“Someone you care about seeks reconciliation.” Behold the introspective depth of the Chinese fortune cookie. I don’t believe I ever keep any sort of ongoing quarrels with anyone I care about. I don’t believe. Do I? Perhaps I’m silly, but my thoughts did turn to the passage in Matthew—if you are offering your gift to God and there remember that your brother has anything against you, leave your gift. First be reconciled to your brother and then worship. I spent the rest of the afternoon lost in a desperate attempt to recall anything I might have done to offend anyone. My mind seemed a blank slate, though I know I am often unkind, judgmental and disrespectful. Even more often in thought than word.

I was busily working in the kitchen when Grandma made some comment about my love of cooking. I paused with the salt shaker half tipped before I dropped a bomb that would rattle her timbers. “I don’t like cooking.” Her eyebrows shot up with the speed of bottle rockets. “What do you mean you don’t like cooking?” she demanded. I fumbled for words. “I don’t really like to cook.” Obviously I didn’t really come up with any. “Well,” her voice came out in a huff, “for someone who doesn’t like to cook, you certainly do a lot of it.” I shrugged. “Well, yeah. I have to. I mean, cooking has to be done, so I do it. But I don’t particularly like it. That’s why I never use recipes. I just go for simple and quick.” She shook her head. “All this time I thought you really enjoyed cooking. What do you like to do?” “Actually,” I grinned from ear to ear, feeling foolish. “I really like to clean.” Again her eyebrows nearly bounced off her hairline. “You like to clean? I never heard of such a thing! I just do it because it has to be done.” How is it that I so successfully get everything almost entirely backwards?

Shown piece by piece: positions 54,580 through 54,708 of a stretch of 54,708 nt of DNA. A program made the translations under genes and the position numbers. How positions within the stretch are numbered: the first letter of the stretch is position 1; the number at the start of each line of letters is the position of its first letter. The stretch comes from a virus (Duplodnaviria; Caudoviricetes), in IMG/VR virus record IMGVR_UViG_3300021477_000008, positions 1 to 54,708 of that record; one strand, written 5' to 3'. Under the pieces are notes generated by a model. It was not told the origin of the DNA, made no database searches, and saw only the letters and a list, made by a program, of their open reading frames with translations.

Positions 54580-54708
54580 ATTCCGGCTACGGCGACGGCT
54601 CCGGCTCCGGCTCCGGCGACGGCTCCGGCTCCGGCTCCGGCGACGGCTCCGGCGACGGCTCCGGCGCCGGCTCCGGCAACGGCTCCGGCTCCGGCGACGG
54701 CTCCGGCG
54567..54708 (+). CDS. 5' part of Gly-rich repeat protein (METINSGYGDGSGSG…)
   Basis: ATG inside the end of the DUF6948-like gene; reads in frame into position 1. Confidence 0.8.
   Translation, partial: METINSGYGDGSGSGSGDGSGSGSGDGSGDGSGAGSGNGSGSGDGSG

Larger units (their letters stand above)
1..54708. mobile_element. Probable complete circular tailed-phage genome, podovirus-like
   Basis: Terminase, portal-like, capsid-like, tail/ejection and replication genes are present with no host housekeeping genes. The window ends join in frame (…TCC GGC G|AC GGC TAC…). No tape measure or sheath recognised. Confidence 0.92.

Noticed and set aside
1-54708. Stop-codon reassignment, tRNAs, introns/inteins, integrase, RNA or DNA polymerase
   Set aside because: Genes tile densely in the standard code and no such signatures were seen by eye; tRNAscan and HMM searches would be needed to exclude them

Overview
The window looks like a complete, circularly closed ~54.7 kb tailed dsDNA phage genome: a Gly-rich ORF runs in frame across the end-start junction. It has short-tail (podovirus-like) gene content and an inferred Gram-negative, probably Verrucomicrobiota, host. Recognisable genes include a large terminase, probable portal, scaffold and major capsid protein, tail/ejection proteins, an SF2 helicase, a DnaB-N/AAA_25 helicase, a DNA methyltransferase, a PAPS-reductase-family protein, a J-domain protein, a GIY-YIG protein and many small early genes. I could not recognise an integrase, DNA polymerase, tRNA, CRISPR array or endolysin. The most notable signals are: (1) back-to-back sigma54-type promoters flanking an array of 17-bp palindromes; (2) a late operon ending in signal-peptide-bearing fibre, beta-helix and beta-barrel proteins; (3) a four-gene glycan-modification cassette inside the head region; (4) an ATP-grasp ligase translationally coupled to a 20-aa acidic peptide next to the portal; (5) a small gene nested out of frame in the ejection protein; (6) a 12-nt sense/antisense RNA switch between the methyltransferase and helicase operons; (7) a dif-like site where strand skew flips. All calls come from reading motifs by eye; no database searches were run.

After supper we worked a puzzle, drank fizzing apple cider, ate chocolates and opened gifts. Mine from Grandma was a suspiciously hard, flat shape—with a defined binding. With a couple of quick rips came my Christmas revelation: she’d given me a cookbook. Perhaps I should seek reconciliation with Grandma? She just chuckled as I held it up to thank her. “Well,” she said. “You may not like cooking, but at least I had something to wrap up. If I gave you only a check, you’d never spend it and I wouldn’t have the fun of watching you open something.” I’m sure it must have been entertaining watching my face as I unwrapped a cookbook, knowing the whole time that I’d just made the declaration that, contrary to popular opinion, I don’t like cooking.

Sometimes I say really stupid things.

We read the familiar “Christmas Story” and rattled off to our own rooms.